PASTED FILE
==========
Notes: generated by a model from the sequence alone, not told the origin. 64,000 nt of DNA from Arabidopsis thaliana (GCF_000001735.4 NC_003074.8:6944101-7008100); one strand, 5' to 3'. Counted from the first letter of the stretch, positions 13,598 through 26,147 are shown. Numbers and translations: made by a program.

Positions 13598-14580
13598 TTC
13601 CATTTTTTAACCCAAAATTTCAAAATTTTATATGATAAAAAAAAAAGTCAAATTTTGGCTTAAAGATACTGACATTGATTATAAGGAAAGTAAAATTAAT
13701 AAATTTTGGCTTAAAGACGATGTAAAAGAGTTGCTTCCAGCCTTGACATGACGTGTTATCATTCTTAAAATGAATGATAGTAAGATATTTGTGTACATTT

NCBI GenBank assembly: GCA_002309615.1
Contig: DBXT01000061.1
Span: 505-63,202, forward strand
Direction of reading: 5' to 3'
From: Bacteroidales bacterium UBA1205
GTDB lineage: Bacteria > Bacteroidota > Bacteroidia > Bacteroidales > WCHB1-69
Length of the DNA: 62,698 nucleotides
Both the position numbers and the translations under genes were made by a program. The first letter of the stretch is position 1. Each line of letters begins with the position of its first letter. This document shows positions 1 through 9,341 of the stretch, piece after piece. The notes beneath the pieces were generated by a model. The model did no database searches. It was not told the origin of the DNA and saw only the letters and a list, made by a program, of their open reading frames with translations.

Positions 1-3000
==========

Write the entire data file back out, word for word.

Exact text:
Notes: generated by a model from the sequence alone, not told the origin. 64,000 nt of DNA from Arabidopsis thaliana (GCF_000001735.4 NC_003074.8:6944101-7008100); one strand, 5' to 3'. Counted from the first letter of the stretch, positions 13,598 through 26,147 are shown. Numbers and translations: made by a program.

Positions 13598-14580
13598 TTC
13601 CATTTTTTAACCCAAAATTTCAAAATTTTATATGATAAAAAAAAAAGTCAAATTTTGGCTTAAAGATACTGACATTGATTATAAGGAAAGTAAAATTAAT
13701 AAATTTTGGCTTAAAGACGATGTAAAAGAGTTGCTTCCAGCCTTGACATGACGTGTTATCATTCTTAAAATGAATGATAGTAAGATATTTGTGTACATTT

NCBI GenBank assembly: GCA_002309615.1
Contig: DBXT01000061.1
Span: 505-63,202, forward strand
Direction of reading: 5' to 3'
From: Bacteroidales bacterium UBA1205
GTDB lineage: Bacteria > Bacteroidota > Bacteroidia > Bacteroidales > WCHB1-69
Length of the DNA: 62,698 nucleotides
Both the position numbers and the translations under genes were made by a program. The first letter of the stretch is position 1. Each line of letters begins with the position of its first letter. This document shows positions 1 through 9,341 of the stretch, piece after piece. The notes beneath the pieces were generated by a model. The model did no database searches. It was not told the origin of the DNA and saw only the letters and a list, made by a program, of their open reading frames with translations.

Positions 1-3000